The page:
Saudi Aramco Backs $9 Billion Bet With Total on Petrochemicals
(Bloomberg) -- Aramco and Total SA signed an engineering and design contract for a $9 billion petrochemical complex in Saudi Arabia that will convert fossil fuels into building blocks for plastics.
The Amiral complex will be able to produce 2.7 million tons of chemicals annually, according to Amin Nasser, state-run Saudi Aramco’s chief executive officer. The project will be completed by late 2023 or early 2024, said Patrick Pouyanne, CEO of Paris-based Total. Nasser and Pouyanne spoke at a signing ceremony at Aramco’s headquarters in Dhahran. Investment in the project will reach $9 billion, they said, without specifying each company’s share.
Saudi Arabia is seeking to transform its crude-dependent economy by developing new industries, and like other Middle Eastern oil producers, it’s pushing into petrochemicals as a way to earn more from its energy deposits. Petro-states in the Persian Gulf have traditionally shipped crude elsewhere to be refined or turned into chemicals. Saudi Arabian Oil Co., as Aramco is officially known, wants to generate more of that profit at home instead of sending its crude as a raw material to plants in Asia, Europe or the U.S.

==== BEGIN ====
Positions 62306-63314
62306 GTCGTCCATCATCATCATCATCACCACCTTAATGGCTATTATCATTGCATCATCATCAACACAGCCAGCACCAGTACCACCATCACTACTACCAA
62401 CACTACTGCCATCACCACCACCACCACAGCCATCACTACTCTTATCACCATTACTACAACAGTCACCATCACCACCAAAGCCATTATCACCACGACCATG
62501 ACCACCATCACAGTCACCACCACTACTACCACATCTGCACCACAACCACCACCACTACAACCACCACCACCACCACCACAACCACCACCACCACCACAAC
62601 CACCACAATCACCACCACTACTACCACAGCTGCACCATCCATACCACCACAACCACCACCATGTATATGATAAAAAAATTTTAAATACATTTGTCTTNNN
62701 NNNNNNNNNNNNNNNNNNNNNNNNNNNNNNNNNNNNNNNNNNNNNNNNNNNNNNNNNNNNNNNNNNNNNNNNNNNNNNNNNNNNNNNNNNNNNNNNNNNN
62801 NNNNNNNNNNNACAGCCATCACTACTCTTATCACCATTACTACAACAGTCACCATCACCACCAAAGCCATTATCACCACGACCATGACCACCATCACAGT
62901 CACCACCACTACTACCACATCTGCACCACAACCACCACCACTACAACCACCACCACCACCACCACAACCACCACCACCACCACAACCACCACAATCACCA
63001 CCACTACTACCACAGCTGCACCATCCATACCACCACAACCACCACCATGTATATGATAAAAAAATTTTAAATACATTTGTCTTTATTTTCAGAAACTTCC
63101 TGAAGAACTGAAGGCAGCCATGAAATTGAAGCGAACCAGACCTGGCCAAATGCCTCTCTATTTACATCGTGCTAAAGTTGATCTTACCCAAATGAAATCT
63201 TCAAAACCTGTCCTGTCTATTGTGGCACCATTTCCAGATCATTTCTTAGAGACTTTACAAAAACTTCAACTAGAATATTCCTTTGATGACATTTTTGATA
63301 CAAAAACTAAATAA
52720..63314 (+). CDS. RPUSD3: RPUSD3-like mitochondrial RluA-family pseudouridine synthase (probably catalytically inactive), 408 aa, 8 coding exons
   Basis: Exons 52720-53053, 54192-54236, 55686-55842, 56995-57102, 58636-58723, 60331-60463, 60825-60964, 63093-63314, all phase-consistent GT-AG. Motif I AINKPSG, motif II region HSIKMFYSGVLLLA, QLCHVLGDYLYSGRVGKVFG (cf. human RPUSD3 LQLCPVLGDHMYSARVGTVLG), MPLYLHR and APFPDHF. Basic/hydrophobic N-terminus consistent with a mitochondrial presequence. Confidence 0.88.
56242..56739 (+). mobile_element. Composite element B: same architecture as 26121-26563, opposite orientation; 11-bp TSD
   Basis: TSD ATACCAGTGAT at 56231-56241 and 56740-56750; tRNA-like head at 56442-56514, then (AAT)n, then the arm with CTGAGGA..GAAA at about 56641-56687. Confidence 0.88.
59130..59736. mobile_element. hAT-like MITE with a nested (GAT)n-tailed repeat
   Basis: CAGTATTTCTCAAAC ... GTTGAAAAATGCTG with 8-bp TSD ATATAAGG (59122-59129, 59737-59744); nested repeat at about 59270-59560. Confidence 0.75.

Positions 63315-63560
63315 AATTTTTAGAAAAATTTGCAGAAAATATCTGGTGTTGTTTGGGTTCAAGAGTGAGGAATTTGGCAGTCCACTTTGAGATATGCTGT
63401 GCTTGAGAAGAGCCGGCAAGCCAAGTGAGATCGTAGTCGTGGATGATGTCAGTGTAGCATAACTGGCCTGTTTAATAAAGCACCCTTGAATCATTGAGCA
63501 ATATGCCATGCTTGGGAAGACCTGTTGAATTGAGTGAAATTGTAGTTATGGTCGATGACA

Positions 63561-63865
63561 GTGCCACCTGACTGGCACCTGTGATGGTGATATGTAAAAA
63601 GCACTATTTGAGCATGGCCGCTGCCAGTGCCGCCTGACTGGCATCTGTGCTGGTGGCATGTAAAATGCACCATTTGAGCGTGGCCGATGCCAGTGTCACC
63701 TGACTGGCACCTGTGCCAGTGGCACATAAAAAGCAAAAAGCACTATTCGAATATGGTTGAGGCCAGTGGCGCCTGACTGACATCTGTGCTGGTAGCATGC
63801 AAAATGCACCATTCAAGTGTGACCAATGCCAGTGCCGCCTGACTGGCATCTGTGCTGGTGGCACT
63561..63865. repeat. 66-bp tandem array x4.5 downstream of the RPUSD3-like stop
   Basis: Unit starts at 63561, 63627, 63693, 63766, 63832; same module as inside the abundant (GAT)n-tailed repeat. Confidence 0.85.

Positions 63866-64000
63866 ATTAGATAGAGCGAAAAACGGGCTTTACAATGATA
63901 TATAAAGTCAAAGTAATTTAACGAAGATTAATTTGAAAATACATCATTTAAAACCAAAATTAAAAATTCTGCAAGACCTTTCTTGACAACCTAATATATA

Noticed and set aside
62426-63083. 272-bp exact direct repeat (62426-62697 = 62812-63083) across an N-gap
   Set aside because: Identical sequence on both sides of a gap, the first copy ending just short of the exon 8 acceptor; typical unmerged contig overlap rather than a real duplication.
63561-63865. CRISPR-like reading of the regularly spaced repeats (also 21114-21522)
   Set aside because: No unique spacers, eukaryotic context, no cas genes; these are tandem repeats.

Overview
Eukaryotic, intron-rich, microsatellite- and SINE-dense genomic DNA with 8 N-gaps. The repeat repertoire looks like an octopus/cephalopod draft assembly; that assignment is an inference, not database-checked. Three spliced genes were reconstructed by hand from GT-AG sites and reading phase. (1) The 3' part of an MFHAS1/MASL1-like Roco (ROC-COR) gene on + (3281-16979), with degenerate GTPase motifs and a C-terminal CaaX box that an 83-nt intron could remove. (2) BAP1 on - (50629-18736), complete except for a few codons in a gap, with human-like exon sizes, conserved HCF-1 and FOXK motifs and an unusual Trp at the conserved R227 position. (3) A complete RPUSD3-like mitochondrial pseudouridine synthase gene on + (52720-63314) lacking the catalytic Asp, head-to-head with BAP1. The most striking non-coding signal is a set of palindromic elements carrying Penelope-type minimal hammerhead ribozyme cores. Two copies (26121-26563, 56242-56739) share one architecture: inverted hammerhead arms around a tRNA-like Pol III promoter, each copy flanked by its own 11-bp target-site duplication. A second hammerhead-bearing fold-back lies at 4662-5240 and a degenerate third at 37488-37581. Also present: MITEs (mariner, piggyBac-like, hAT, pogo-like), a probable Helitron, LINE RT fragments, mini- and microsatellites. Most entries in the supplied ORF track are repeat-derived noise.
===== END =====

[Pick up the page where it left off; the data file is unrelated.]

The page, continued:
“Amiral accelerates our broader downstream strategy of becoming a global leader in refining” and chemicals, Nasser said in a speech at the ceremony. By combining oil refineries with petrochemical plants, Aramco can “increase the conversion of low-cost feedstock into higher-value chemicals,” he said.
The project will include the kingdom’s first mixed-feed cracker, the CEOs said. The $5 billion cracker will use different feedstocks such as natural gas or refined products like naphtha to produce as much as 1.5 million tons a year of chemicals.
Aramco and Total agreed in April to develop the Amiral complex, which includes $4 billion in specialized production facilities. These facilities will involve 11 local and international partners, Aramco said, without identifying them.
Amiral will be located on Saudi Arabia’s Persian Gulf coast at the port of Jubail, where the partners already operate the Saudi Aramco Total Refining and Petrochemical Co., or Satorp, facility. They will also expand Satorp’s refining capacity to 480,000 barrels a day from 440,000 currently, Pouyanne said, without providing a date. The Satorp refinery started operating in 2012 with a capacity of 400,000 barrels a day.
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